What do you think would sell better: A mediocre product by Anthony Robbins, or the greatest product ever that was 1,000 times better than the Robbins product, but put out by a complete unknown?
It's impossible to say for certain, but we do know for a fact that the Anthony Robbins product would fly out the door, whereas the 1,000 times better might not sell a single copy. Or with the right marketing and the right publicity, it could catapult its author to fame. Of course, that's probably a 1 in 1,000 shot.
Creating a name for yourself is just as important as putting out great products. And if your name is big enough, your products can be less than stellar and oddly enough, they will still likely sell.
Case in point: Andy Warhol – best known for painting soup can labels - died 26 years ago. Yet when some of his 'work' (and we use the term loosely here) was recently listed on Fab.com at exorbitant prices, it sold within minutes.
For example, there was what can best be described as a pink doodle of an anatomically incorrect woman that immediately sold for $800. Another doodle of two deer sold for $7,000. One of the Washington Monument that looks like the results from the least talented first grader sold for $6,000. And this didn't even include the $300 processing fee for each item.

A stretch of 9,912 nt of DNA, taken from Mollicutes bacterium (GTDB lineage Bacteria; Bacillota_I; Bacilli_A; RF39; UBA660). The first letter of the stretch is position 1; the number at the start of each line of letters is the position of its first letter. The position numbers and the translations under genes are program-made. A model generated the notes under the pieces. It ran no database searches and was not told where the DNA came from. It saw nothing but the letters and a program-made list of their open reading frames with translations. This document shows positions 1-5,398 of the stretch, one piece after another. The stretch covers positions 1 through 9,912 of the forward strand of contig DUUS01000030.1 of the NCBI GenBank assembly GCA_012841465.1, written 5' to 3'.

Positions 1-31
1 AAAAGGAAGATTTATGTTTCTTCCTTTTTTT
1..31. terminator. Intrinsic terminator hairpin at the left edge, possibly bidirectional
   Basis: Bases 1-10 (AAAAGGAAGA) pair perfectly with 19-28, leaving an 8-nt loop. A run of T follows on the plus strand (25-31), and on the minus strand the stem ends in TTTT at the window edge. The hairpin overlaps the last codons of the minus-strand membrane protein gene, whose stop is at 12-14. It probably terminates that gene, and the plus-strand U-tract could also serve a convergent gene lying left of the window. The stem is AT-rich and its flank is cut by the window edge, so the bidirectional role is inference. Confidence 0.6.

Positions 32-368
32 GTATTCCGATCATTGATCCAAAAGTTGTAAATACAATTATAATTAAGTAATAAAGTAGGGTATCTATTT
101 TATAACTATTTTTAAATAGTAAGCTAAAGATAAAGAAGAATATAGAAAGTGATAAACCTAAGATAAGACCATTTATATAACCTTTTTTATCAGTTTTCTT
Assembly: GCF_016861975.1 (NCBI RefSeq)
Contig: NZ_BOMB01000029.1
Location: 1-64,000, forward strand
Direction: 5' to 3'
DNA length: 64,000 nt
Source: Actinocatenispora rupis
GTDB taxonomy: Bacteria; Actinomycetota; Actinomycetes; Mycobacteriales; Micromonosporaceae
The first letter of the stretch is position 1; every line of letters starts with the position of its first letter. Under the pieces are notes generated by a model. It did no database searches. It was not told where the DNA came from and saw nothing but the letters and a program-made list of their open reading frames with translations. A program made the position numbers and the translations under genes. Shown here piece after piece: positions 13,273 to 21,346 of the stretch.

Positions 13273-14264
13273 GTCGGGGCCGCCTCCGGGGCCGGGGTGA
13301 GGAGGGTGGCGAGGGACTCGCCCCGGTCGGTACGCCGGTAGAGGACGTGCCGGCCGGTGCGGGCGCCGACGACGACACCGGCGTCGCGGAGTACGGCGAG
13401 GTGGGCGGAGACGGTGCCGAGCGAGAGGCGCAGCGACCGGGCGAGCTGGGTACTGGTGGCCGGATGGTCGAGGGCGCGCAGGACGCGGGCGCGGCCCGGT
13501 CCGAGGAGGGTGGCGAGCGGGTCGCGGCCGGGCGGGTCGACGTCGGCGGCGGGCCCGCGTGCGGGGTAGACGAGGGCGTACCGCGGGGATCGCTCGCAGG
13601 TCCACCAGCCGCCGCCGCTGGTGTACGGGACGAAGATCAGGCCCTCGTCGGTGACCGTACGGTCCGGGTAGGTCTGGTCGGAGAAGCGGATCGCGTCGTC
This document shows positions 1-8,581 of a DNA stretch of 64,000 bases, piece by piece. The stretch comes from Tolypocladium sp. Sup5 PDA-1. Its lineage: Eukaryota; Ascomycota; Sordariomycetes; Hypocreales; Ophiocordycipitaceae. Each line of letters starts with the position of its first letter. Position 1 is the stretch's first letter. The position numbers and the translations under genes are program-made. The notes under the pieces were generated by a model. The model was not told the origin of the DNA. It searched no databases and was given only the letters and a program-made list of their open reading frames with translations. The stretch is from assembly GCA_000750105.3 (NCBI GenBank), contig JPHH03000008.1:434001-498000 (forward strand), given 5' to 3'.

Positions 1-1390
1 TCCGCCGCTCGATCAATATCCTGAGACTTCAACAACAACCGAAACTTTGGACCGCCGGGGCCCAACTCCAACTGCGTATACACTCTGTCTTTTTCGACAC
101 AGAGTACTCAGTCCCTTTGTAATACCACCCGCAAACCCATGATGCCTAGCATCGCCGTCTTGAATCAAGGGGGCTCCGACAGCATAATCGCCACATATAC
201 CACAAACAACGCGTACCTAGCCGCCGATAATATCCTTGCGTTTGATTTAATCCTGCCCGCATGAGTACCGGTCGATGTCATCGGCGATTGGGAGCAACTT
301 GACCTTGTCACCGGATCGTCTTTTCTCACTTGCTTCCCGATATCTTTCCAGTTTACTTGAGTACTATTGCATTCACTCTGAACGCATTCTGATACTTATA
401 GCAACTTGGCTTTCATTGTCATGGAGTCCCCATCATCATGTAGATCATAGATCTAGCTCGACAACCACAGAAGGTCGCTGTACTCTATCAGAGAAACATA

Then there were the Polaroid snapshots: That's right – snapshots from one of those inexpensive cameras that shot out an oddly thick photo that developed before your eyes. Two Polaroids of a dozen eggs sold for $1200. No joke. It makes me want to run to the kitchen and start snapping away, and I guarantee my camera would make a much higher quality picture than Andy's 1970 model. But could I sell those photos for $1200? $12 maybe.
Then there was a single Polaroid of 15 crosses sold for $5,000. Again, I'm not making this up. And a Cabbage Patch Doll went for $6,000.
Now then, if you had drawn these or photographed these 1,000 times better than Andy Warhol – could you have sold them for those prices? Probably not. But the only reason you likely couldn't is because you haven't built a name for yourself yet.
Think about Coke and Pepsi – their product is nothing more than flavored, carbonated sugar water. You can buy the exact same thing in a generic brand for half the price. Yet Coke's and Pepsi's sales completely dwarf the sales of those cheaper cola's. Why? Because they have a name for themselves.
So in the coming weeks you might want to think more about how you can build your brand, and less on how you can create an amazing product. The old adage of “build a better mousetrap and the world will beat a path to your door” simply isn't true. Stardom, however, can be priceless.